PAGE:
Homeowners who waited THREE YEARS to have faulty smart meters repaired
As bills soar, tracking your energy usage has never been more important. With that in mind, Money Mail last week posed the question: Is it finally time to get a smart meter?
Well, readers have now had their say – and their answer is a resounding “no”.
Smart meters are supposed to automatically send readings to your supplier to ensure billing accuracy. Households are also given a small monitor which should show how much energy they are using in real time.
Overflow: Our mailbag has been filled with letters and emails from readers who say their smart meter gadgets just aren’t fit for purpose
Yet over the past week, our mailbag has been filled with letters and emails from readers who say their gadgets just don’t fit.
Many claim the installation was botched or the technology never worked because the mobile signal where they live is too weak.
Others are furious because the monitors that are supposed to help them stay on top of usage are faulty and consistently displaying the wrong information.
Some vendors have even failed to update the figures displayed to reflect the price increase. As a result, customers are hit with larger than expected bills.
And despite customers harassing to upgrade their meter, vendors have shown little interest in addressing these issues – with one reader forced to wait three years for a replacement.
It’s no wonder households are furious that the cost of deployment – which has already topped £13billion – is being added to their bills.
As one reader put it, “With the need to replace obsolete and faulty meters, the costs are rising so perhaps they should be borne by the profits of the energy providers.”
Money Mail was so concerned about the volume of your complaints that we handed over a file to industry watchdog Ofgem for further investigation.
A spokesperson for the regulator said: ‘We thank Money Mail for this information. Consumer protection is our top priority and we want customers to experience the benefits that smart meters can bring.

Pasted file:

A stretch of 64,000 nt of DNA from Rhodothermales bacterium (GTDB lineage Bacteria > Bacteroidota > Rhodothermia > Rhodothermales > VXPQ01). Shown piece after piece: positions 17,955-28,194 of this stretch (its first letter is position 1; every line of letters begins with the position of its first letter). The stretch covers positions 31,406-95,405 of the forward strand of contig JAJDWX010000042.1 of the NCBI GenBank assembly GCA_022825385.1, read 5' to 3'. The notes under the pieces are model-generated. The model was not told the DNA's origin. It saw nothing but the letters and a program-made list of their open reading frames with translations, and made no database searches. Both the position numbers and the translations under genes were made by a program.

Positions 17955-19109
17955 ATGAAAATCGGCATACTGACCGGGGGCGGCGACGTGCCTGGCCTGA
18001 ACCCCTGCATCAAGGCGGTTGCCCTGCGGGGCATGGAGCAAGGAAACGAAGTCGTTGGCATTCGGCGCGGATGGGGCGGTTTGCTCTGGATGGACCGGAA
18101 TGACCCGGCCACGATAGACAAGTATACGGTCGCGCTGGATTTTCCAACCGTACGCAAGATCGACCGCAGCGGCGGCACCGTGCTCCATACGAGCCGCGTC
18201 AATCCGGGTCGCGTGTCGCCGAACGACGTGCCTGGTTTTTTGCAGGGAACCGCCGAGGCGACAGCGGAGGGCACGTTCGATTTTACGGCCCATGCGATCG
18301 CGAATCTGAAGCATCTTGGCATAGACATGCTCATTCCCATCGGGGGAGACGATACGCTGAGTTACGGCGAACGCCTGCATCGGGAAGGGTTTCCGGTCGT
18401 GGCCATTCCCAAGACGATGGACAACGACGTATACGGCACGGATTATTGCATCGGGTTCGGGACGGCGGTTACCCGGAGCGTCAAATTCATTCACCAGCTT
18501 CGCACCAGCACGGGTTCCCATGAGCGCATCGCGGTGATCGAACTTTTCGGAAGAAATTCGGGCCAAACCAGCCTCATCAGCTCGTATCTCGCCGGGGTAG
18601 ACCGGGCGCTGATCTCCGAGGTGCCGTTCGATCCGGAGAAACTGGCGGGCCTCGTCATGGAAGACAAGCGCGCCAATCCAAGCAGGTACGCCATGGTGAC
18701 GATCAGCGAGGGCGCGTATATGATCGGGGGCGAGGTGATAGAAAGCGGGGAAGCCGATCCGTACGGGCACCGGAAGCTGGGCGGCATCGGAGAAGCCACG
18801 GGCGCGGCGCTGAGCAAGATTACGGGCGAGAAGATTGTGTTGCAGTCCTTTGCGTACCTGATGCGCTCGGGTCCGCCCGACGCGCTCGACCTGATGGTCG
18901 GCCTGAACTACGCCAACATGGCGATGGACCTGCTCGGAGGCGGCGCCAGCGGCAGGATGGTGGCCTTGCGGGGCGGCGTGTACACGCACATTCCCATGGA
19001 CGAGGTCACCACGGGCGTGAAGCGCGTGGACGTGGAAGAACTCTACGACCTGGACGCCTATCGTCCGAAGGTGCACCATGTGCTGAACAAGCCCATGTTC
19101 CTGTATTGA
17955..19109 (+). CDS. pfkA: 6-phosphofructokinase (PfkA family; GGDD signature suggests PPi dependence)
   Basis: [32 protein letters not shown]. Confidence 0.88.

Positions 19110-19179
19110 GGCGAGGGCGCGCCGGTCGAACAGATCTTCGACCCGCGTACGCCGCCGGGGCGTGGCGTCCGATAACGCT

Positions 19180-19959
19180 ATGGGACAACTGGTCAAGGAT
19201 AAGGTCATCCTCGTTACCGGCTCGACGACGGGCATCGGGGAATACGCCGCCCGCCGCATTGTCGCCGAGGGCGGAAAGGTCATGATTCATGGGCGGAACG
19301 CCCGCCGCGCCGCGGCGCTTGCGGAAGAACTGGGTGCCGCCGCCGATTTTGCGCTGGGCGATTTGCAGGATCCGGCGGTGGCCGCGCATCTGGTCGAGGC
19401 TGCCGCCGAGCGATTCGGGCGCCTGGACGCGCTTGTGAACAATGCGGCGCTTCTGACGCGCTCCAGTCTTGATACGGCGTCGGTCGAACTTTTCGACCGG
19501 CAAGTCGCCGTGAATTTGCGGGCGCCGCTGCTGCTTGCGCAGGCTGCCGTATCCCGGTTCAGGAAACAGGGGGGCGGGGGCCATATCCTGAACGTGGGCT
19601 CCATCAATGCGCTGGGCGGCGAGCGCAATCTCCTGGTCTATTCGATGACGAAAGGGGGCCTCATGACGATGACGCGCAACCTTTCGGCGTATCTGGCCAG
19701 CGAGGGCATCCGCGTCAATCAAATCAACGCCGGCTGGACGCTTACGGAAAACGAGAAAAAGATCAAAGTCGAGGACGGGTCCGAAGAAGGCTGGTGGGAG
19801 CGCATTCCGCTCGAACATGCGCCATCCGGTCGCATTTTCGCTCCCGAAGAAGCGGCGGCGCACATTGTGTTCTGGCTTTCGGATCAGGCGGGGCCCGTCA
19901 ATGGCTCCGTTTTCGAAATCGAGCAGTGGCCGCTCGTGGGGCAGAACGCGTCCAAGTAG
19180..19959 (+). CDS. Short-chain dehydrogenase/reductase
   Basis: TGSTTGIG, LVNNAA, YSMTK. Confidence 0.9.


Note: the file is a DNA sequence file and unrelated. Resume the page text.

“We regularly engage with suppliers and take enforcement action when appropriate.”
Smart meters work on 2G and 3G networks – older versions of systems that connect your mobile phone to the internet when you’re not using a WiFi connection.
But experts say that plan has always been flawed because it can be difficult for the signal to penetrate some buildings, especially those with thick walls.
A reader told Money Mail that an EDF Energy engineer said it would still be difficult to install a smart meter in his 1950s property because of the way it was built. Rural areas can be problematic due to a lack of network coverage.
And another Mail reader, Steve Fletcher, has never been able to get his gas meter working since he first installed the device and has regularly reported the problem.
Its provider, Bulb, claims that it is due to a poor mobile signal.
Deployment: Smart meter issues will only get worse as telcos prepare to replace 2G and 3G networks with faster 4G and 5G networks by 2033
The 71-year-old woman from Leeds said: ‘My neighbor is also with Bulb and she has the same problem with her meter that she has had for two years.
“It looks like the deployment was rushed. They had so many things to do that they didn’t order them properly.
As with everything in life, if a company gives you something that is faulty, it needs to be replaced or repaired.
After being contacted by Money Mail, Bulb agreed to reinstall a new meter at Mr Fletcher’s home.
However, the energy company says this won’t be possible if the problem is with signage.
My gas bill was triple what the meter showed
Shock: Jane McMahon’s UK gas bill was three times higher than her smart meter predicted